For if the Son of man should come this week, this month, or this year, would he find faith** on the earth? Would not the church itself be taken by surprise? Would not such an event now come upon the overwhelming majority of Christ’s professed followers unawares? And yet, what guarantee have we that the chariot-wheels of the coming King are not already rumbling over the distant worlds? Has he not said, "In such an hour as ye think not the Son of man cometh"? "the day of the Lord so cometh as a thief in the night"? and "as a snare shall it come upon all them that dwell on the face of the whole earth"? Who can say that we are not liable to have the great scenes of the judgment precipitated upon us at any moment? And shall we not be concerned to have our minds familiarized with what may any day occur, and which must occur sooner or later? Is there not something inconceivably dreadful in the thought of having that day come upon us at the very time we are saying, "My Lord delayeth His coming"? Would it not be better to be a little beforehand with our anticipations, and to bear the taunts that may be heaped upon us for our concern, than to accommodate ourselves to the wisdom and soberiety of this erring world, and be finally taken by surprise? Jesus says that the Lord of that servant who shall be found faithless, sleeping or scoffing, shall cut him asunder and appoint him his portion with the hypocrites, amid weeping and gnashing of teeth. "If the righteous scarcely be saved, where shall the ungodly and the sinner appear?" (1 Peter 4: 18). To this also agrees the account given in Matthew 24: 42-51; where we read of a servant who is ‘faithful and wise,’ whom his Lord finds at his post, and at once receives to blessedness; but also of another servant, as really a servant as the first, who is deficient in fidelity and worldly in his temper, and whom his Lord when He comes severely punishes by assigning him a portion with hypocrites, who are to suffer the great tribulation. The words do not all imply that the one is saved and the other is lost, but simply that the one reaches blessedness at once when the Lord comes, whilst the other, not being prepared by proper watchfulness, is ‘left.’ And punished with such temporal judgments as are then left to befall the earth, and only saved ‘so as by fire’ at the subsequent period.
[* Here the word "Spirit" should not have a capital "S." The capital indicates that every regenerate man is indwelt by the Holy Spirit, but this is not true, for every regenerate man does not obey his Lord, (Acts 5: 32: “… the Holy Ghost, whom od hath given to THEM THAT OBEY HIM,” R.V.); but every living man does have the inbreathed "spirit" of God which animates the body. See Gen.2: 7. The Hebrew word translated "breath" can also be translated "spirit". "And the Lord God formed man of the dust of the ground," - this refers to the body of the man - "and breathed into his nostrils the breath [spirit] of life; and man became a living soul". Compare with Gen. 7: 22: " ... and every man: all in whose nostrils was the breath of the spirit of life, of all that was in the dry land died." R.V. Again: "For as the body apart from the spirit is dead, even so faith apart from works is dead," James 2: 26, R.V. And again: "And they laughed him to scorn, knowing that she was dead. But he, [Jesus] taking her by the hand, called, saying, Maiden, arise. And her spirit returned, - [that is, the animating spirit returned from God (Eccl. 12: 7); "Father into thy hands I commend my spirit: and having said this, he gave up the ghost (spirit)" (Luke 23: 46, R.V.)] - and she rose up immediately: and he commanded that something be given her to eat," (Luke 8: 53-55, R.V.)- See The Personal Indwelling of The Holy Spirit by G. H. Lang.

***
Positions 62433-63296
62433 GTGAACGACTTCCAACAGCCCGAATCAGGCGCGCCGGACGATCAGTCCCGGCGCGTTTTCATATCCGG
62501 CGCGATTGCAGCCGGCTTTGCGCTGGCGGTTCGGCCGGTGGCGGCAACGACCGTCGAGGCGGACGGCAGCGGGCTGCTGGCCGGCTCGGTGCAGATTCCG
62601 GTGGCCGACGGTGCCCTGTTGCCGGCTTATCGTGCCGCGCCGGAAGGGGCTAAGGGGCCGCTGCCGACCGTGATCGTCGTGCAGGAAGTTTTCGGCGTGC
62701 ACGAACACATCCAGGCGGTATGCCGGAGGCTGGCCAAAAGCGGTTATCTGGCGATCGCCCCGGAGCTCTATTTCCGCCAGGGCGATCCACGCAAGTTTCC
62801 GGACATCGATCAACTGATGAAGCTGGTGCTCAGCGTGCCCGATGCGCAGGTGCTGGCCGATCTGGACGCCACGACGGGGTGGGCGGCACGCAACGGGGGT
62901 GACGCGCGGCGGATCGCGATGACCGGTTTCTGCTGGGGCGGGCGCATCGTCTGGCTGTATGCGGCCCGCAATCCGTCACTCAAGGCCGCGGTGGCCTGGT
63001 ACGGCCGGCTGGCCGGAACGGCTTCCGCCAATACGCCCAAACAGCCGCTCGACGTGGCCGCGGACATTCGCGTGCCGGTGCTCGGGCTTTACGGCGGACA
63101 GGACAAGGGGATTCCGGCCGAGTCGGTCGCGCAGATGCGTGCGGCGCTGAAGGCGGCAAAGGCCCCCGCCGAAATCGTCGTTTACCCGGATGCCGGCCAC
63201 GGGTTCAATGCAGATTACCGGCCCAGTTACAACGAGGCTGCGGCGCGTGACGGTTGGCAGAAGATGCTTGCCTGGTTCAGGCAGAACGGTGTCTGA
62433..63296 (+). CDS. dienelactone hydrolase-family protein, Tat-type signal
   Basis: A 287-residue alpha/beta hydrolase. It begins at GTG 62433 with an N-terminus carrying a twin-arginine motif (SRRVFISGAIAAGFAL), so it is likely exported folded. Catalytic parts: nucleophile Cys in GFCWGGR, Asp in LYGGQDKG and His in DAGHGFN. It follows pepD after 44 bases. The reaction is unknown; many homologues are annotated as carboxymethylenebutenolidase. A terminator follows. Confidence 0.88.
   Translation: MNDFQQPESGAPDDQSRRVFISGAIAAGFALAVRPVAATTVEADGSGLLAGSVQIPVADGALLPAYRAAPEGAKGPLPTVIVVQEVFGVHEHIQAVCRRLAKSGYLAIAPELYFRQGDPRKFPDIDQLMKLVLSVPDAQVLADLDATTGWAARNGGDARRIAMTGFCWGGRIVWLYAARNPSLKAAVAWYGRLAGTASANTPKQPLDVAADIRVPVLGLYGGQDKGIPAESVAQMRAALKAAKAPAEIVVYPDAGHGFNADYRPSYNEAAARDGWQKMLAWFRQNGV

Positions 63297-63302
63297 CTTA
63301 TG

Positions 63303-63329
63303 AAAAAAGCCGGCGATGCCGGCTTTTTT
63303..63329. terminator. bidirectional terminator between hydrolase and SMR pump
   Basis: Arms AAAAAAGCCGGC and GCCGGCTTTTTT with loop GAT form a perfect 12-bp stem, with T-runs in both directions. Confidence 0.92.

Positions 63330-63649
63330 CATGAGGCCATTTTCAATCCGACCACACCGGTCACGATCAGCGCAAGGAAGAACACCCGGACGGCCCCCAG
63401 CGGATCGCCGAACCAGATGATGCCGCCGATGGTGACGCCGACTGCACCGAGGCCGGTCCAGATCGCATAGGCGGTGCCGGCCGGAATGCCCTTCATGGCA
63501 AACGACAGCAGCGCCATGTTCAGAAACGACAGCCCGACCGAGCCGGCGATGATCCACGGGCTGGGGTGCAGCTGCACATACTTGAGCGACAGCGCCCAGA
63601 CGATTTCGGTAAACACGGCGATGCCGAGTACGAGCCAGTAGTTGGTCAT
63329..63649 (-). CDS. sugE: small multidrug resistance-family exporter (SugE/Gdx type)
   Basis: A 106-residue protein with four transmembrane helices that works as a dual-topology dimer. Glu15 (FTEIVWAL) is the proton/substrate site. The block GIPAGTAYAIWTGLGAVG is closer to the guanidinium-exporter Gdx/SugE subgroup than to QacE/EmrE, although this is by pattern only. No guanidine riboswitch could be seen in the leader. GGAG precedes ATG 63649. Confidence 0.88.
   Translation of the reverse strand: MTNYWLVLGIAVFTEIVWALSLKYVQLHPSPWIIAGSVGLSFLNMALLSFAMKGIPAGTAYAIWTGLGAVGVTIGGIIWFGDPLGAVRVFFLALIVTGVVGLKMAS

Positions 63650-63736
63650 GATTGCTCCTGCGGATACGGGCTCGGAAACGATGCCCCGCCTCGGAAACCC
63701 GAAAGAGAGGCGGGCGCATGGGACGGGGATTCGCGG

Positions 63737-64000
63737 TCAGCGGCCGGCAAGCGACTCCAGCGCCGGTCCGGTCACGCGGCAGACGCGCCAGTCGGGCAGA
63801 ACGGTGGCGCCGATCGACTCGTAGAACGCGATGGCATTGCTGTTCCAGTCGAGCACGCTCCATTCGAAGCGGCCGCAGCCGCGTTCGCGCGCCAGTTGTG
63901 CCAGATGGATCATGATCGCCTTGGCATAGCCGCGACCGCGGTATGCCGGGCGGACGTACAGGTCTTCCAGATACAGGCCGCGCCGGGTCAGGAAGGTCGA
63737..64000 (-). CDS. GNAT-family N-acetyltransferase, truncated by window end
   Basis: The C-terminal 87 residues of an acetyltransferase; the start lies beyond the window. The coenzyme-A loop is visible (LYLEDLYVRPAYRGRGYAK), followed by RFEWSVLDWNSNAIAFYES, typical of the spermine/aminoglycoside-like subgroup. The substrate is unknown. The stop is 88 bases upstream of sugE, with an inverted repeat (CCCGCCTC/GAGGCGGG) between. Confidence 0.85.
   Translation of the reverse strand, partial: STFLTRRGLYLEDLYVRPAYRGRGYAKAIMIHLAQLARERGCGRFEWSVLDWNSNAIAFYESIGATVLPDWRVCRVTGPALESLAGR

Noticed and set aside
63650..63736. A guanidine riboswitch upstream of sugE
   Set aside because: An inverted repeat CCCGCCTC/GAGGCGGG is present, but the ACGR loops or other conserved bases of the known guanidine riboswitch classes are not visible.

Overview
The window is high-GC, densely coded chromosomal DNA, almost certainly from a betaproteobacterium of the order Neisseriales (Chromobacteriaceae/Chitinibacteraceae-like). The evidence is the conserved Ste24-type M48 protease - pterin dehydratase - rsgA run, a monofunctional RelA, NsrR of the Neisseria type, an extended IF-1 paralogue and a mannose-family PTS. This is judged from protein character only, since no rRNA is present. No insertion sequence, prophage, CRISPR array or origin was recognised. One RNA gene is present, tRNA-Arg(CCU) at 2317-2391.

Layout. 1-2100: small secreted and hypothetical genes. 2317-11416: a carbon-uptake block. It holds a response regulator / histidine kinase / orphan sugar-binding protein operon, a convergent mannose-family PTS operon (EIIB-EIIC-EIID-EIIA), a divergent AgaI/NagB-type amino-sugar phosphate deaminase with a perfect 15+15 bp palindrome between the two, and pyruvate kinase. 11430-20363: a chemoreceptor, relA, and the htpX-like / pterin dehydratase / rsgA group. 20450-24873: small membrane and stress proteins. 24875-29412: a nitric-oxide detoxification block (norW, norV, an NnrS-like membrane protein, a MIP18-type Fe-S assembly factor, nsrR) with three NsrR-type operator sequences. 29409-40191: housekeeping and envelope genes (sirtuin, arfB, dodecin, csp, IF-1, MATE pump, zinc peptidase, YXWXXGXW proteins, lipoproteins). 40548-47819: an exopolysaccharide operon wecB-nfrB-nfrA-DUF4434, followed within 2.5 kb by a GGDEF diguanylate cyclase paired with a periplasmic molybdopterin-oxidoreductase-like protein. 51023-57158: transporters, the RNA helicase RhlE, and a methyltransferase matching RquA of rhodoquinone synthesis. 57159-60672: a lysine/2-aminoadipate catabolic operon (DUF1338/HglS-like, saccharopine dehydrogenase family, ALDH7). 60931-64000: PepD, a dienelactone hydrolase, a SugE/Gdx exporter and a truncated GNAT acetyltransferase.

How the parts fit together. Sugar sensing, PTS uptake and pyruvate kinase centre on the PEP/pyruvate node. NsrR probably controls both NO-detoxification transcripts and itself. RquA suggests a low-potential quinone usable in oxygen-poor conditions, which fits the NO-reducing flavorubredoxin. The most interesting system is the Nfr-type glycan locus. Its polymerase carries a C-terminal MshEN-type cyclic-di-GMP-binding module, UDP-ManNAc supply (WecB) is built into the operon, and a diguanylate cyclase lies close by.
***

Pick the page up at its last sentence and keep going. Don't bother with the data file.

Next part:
**That is, faith in His Second Advent and all the divine prophecies awaiting fulfilment.]
Thus bad and good their several warnings give
Of His approach, whom few may see and live;
Faith’s ear, with awful, still delight,
Counts them like minute-bells at the night,
Keeping the heart awake till dawn of morn,
While to her funeral pile this aged world is borne.
But what are Heaven’s alarms to hearts that cower
In wilful slumber, deep’ning every hour,
That draw their curtains closer round
The nearer swells the trumpet’s sound?
Lord, ere our trembling lamps sink down and die,
Touch us with chast’ning hand, and make us feel thee nigh!